With Scott Lang now a household name thanks to not one, not two, but three different franchises within the record-breaking Marvel Cinematic Universe, this iteration of Ant-Man can still tell a compelling story in print as well as on the big screen.
When mainstream audiences last saw Scott Lang don the red and black Ant-Man suit it was to save all of creation from the would-be multiverse conqueror Thanos in 2019’s Avengers: Endgame, the culmination of an eleven-year narrative woven throughout twenty-two different cinematic outings. With the much-anticipated ‘Ant-Man 3’ still a considerable amount of time away, fans of the character will have to look elsewhere for their Scott Lang fix. Provided, of course, that they do not mind doing without the Paul Rudd likeness for the time being.
Is this miniseries, the final issue of which landed on the shelves of comic book stores across the world this morning, the cure for ant fever? In its small five-issue dosage, yes, it absolutely is. Picking up right in the thick of action we find Scott and his daughter Cassie foiling the plot of a band of drug mules, super-sizing themselves using patented Pym Particles to become Ant-Man and his current sidekick/partner Stinger.
We learn that at this current point in time in the Marvel comics universe Scott has found himself a little down on his luck, now being forced to live out of an ant hill in a garden in Florida because he cannot afford a place of this own. This is played as a joke with lovable consequences as we see him deal with annoyed ant roommates who would rather he take his problems elsewhere, but it also sets up the rest of our story nicely.
Desperate for work, the superhero kind or otherwise, Scott begrudgingly accepts a mundane job investigating the disappearance of local bees. After all, he is the ‘bug guy,’ right? Although Cassie is not impressed by his seemingly-low aspirations due to her being offered a place on the Kate Bishop-led West Coast Avengers, the job turns out to be more than Scott bargained for when Nazi scientist-turned-supervillain Swarm is revealed to be responsible.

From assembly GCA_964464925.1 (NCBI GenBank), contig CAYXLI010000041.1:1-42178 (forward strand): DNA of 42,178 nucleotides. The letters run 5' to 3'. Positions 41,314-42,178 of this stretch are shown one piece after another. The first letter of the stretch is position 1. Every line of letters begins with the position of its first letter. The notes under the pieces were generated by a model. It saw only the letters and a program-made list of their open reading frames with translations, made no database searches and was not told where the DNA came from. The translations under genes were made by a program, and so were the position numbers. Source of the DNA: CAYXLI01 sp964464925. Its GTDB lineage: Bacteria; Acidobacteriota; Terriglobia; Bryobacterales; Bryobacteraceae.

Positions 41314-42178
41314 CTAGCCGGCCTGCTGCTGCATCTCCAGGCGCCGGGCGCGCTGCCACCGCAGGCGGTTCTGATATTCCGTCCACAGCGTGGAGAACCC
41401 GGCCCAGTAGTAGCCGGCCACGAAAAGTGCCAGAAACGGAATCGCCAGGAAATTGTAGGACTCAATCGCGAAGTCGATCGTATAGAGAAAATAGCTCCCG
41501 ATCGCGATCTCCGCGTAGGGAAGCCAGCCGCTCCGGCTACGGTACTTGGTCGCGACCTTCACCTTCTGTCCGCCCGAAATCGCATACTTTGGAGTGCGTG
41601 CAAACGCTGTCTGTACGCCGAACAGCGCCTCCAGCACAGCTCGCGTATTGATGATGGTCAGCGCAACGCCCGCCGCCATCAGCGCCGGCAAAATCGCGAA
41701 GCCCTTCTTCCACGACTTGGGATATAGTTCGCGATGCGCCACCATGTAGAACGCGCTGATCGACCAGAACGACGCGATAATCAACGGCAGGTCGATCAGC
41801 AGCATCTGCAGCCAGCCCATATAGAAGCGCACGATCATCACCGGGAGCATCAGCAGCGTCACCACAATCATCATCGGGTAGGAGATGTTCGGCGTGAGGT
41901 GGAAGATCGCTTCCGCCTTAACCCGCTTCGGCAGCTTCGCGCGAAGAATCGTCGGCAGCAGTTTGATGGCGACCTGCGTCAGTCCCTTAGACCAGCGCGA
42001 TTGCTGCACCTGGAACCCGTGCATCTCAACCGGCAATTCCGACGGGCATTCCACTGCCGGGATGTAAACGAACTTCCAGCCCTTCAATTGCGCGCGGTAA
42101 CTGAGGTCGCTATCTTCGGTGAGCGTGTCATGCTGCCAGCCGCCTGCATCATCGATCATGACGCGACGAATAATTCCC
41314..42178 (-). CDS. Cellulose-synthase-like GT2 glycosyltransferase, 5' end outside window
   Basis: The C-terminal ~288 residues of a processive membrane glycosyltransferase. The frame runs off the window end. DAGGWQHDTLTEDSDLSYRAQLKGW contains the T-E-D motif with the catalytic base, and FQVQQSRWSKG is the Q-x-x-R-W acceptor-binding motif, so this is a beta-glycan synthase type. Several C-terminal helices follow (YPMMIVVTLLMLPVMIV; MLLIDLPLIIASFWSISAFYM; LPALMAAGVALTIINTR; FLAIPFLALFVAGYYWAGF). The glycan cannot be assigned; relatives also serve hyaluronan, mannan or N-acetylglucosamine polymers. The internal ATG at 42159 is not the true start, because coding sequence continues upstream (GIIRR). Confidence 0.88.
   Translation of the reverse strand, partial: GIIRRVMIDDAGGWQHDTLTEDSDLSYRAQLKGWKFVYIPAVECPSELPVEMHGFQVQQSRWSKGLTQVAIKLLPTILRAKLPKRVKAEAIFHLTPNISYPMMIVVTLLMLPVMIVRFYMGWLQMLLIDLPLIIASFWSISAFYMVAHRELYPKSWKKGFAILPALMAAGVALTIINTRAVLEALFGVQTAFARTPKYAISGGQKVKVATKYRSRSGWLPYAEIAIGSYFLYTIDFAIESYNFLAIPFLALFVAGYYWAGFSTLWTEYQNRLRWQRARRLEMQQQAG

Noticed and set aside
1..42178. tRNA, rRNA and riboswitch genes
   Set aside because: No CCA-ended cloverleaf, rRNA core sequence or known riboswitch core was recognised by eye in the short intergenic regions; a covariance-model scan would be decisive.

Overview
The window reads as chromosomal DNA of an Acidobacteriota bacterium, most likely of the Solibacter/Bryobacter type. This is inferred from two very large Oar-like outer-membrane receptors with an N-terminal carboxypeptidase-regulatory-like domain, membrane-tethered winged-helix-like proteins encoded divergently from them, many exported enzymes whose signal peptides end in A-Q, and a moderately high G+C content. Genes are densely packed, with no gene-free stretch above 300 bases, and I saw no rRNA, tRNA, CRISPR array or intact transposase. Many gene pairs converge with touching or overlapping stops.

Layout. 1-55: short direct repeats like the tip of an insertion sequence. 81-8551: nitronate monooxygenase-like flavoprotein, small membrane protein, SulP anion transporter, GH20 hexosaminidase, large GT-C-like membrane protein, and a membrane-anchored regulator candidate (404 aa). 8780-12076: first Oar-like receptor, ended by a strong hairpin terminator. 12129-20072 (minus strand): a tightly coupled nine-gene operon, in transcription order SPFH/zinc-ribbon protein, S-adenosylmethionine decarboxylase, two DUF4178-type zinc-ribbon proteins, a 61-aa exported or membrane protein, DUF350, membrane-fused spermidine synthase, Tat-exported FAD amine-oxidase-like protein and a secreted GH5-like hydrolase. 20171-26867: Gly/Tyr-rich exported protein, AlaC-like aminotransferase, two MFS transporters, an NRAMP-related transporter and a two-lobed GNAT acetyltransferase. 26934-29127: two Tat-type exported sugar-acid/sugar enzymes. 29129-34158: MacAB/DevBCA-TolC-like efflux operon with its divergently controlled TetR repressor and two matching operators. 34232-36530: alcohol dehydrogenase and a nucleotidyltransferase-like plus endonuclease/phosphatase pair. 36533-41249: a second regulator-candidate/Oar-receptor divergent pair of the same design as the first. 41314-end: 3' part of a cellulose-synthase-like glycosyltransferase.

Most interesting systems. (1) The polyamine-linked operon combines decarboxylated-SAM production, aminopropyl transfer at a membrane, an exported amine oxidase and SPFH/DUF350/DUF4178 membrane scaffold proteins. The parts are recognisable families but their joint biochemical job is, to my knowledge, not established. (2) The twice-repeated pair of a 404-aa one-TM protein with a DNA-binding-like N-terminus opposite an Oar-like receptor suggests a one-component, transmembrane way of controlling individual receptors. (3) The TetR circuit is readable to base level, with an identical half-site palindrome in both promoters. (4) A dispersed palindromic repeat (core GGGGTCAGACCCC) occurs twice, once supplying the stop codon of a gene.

What starts off as a classic good-guy-beats-bad-guy conclusion to the first issue, the startling revelation is made that other villains comprised of an insect hivemind have been hunting Swarm, namely newcomers Vespa, Thread, and Tusk. From here the story snowballs as this trio of monsters are revealed to be merely henchman of the deadly Macrothrax, who in turn is the pawn of a trio of insect gods who live in the Savage Land by the names of Phthira, Crematrix, and Ve’trock.
By the end of the fourth issue Macrothrax has bested both Scott and Cassie, stolen the latter’s helmet and used it to brainwash Phthira and Crematrix to do his bidding, starting with murdering the hateful and cruel Ve’trock. Oh, and also lead the stolen-Pym-Particle-enhanced duo on a rampage across the world in order to assimilate mankind into his twisted insectoid vision for the future of Earth.
On paper, the concept of this miniseries sounds ridiculous. In practice, however, it is a story that you cannot possibly divert your attention from. Zeb Wells has crafted a hilariously thrilling story that effortlessly shifts from Scott arguing with an ant to Hope facing a crossroads in her life, and then back to Scott again as he fights for his life against brand-new villains who will captivate your imagination.
This is made easy by the stunning character designs by Dylan Burnett who makes each of the villains grotesquely unique in their own way, as well as putting his own spin on the Ant-Man and Stinger costumes – Scott’s ‘bee suit’ in the first issue is a particular highlight. Throw in a well-timed series of cameos from the Avengers, Spider-Man and Black Cat during the half-way point of the miniseries and suddenly it all contains just enough low and high stakes action to make it required reading not just for fans of Scott Lang, but for fans of superheroes in general.
While we won’t give out any spoilers for today’s final issue, what we will say is that Wells and Burnett have crafted an excellent addition to the Ant-Man mythos for a variety of reasons. They have captured the trademarked Scott Lang brand of humour and comic relief effortlessly, as well as laid the foundations for future stories involving both himself and Cassie, who by now has well and truly become a superhero in her own right. Although the concept of this miniseries quickly gets out-of-hand and is by no means as small in scale as Ant-Man himself, they manage to keep it grounded by always paying dues to the human problems which plague the men and women behind the masks. While the miniseries could have probably used one extra issue to let itself breathe for a moment and flesh out some of the new characters a little bit more, today’s final issue has still left us chomping at the bit for Ant-Man and Stinger’s next four-colour outing.